Home > Phantom (The Last Vampire #4)(3)

Phantom (The Last Vampire #4)(3)
Author: Christopher Pike

"And I bet your old hearing." Seymour comes up at my side and pats me on the back. "You're going to make that same wish a lot of times in the next few days."


I own houses all over the world, some modest places to relax when I enter a foreign country in search of fresh blood, others so extravagant one would think I was an Arabian princess. My home in Beverly Hills, where we drive after leaving Las Vegas, is one of the most opulent ones. As we enter the front door, Seymour stares in wonder.

"If we stay here," he says, "I have to get new clothes."

"You can have the clothes, but we're not staying. Ray's father knew about this house, so the govern­ment might as well. We're just here to get money, credit cards, clothes, and fresh identification."

Seymour is doubtful. "The government knew you were at the compound. They'll think you died in the blast."

"They'll have to know for sure that I died. They were obsessed with my blood, so they'll research every possible lead concerning me." I step to the window and peer outside. It is the middle of the night. "They may be watching us now."

Seymour shrugs. "Are you going to get me fresh ID?"

I glance at him. "You should go home."

He shakes his head firmly. "I'm not going to leave you. Forget it. I mean, you don't even know how to be human."

I step past him. "We can discuss this later. We don't want to be here a minute more than we have to be."

In the basement of my Beverly Hills home, I pick up the things I mentioned to Seymour. I also take a 9mm Smith and Wesson equipped with a silencer and several rounds of ammunition. My reflexes and vision are not what they used to be, but I believe I am still an excellent shot. All my supplies I load into a large black leather suitcase. I am surprised how much it weighs as I carry it back upstairs. My physical weak­ness is disconcerting.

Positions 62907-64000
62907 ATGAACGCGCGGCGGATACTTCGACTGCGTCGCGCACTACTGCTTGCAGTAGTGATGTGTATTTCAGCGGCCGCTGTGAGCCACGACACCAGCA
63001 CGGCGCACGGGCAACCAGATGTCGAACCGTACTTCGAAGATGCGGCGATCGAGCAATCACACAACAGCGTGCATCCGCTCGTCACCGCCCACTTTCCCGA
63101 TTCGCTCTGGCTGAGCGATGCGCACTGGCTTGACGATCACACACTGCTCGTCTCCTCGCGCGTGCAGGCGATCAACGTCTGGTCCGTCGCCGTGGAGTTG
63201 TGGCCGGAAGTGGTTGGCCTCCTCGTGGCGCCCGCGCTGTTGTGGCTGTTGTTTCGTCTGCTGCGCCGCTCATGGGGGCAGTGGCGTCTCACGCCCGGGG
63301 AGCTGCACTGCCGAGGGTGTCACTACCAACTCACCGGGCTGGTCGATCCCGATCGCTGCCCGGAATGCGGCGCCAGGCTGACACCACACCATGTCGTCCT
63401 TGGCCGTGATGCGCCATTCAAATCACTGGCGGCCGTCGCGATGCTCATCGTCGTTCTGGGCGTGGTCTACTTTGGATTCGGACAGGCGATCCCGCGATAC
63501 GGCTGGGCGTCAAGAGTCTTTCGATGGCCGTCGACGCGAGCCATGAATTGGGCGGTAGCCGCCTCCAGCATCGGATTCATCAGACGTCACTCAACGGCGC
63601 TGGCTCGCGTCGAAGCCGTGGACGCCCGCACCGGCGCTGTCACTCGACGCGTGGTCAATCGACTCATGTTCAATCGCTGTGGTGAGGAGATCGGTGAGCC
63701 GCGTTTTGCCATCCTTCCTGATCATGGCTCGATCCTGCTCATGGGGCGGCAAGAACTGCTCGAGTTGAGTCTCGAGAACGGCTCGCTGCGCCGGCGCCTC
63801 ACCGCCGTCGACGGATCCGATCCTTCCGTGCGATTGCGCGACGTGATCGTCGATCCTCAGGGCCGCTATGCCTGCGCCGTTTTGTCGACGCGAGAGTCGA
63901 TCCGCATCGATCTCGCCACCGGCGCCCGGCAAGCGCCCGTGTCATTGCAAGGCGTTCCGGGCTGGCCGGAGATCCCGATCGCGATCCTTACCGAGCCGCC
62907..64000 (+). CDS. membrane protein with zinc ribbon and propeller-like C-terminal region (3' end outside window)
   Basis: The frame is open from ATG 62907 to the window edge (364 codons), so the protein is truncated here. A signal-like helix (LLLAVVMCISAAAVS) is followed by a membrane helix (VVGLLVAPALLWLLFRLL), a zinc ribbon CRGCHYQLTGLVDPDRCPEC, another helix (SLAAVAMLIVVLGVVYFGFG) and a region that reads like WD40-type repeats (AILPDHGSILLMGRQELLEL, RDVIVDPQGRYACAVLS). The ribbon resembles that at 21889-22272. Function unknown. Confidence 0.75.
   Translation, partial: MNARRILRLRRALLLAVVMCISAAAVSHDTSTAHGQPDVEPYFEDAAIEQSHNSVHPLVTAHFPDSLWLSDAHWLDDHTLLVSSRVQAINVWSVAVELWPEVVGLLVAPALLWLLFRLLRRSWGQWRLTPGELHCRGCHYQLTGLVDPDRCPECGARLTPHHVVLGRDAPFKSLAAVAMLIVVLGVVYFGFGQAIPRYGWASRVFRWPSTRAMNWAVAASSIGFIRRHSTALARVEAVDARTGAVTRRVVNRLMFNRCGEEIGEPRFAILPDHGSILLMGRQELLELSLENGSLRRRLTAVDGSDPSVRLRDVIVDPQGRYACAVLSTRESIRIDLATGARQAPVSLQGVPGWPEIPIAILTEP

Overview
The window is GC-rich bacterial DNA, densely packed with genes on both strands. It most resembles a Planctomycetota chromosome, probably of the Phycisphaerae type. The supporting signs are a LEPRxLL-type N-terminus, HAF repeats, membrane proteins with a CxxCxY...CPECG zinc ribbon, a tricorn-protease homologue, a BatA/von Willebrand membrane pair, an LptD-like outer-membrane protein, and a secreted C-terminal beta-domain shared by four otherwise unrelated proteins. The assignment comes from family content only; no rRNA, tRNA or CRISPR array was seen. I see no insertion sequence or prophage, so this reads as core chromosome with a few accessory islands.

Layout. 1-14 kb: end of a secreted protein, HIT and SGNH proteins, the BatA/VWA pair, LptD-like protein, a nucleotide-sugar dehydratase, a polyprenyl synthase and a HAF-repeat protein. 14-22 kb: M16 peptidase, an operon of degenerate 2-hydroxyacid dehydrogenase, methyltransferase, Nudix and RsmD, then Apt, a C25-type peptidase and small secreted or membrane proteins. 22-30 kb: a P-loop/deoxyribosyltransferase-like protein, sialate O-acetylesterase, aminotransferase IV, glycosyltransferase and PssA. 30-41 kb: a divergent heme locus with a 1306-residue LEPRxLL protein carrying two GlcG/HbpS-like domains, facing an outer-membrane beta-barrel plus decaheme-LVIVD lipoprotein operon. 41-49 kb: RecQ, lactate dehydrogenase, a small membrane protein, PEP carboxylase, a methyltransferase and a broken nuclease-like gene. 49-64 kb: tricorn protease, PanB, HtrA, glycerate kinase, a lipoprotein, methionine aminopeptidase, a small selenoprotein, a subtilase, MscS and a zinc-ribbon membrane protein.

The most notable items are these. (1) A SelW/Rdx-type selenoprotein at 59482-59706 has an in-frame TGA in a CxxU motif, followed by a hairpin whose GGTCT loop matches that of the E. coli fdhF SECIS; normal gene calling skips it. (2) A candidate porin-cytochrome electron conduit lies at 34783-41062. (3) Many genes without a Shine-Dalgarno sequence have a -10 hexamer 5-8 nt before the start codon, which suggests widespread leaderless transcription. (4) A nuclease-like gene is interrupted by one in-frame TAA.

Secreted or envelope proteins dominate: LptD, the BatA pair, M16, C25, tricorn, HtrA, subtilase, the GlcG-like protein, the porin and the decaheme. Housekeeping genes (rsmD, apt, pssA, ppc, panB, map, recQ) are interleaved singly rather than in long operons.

I don't let Seymour see the gun.

We leave Beverly Hills and drive toward Santa Monica. I let Seymour drive; the speed of the sur­rounding cars disturbs me. It is as if I am a young woman from 3000b.c. who has been plucked from her slow-paced world and dumped into the dizzyingly fast twentieth century. I tell myself I just need time to get used to it. My euphoria over being human remains, but the anxiety is there as well.

Who was at the door?

I can't imagine. Not even a single possibility comes to mind. But there was something about that voice.

We check into a Sheraton hotel by the beach. My new name is Candice Hall. Seymour is just a friend helping me with my bags. I don't put his name down on the register. I will not stay Candice long. I have other ID that I can change my hair style and color to match, as well as other small features. Yet I feel safe as I close the door of the hotel room behind me. Since Las Vegas, I have kept an eye on the rearview mirror. I don't believe we've been followed. Seymour sets my bag on the floor as I plop down on the bed and sigh.

"I haven't felt this exhausted in a long time," I say.

Seymour sits beside me. "We humans are always tired."

"I am going to enjoy being human. I don't care what you say."

He stares at me in the dimly lit room. "Sita?"

I close my eyes and yawn. "Yes?"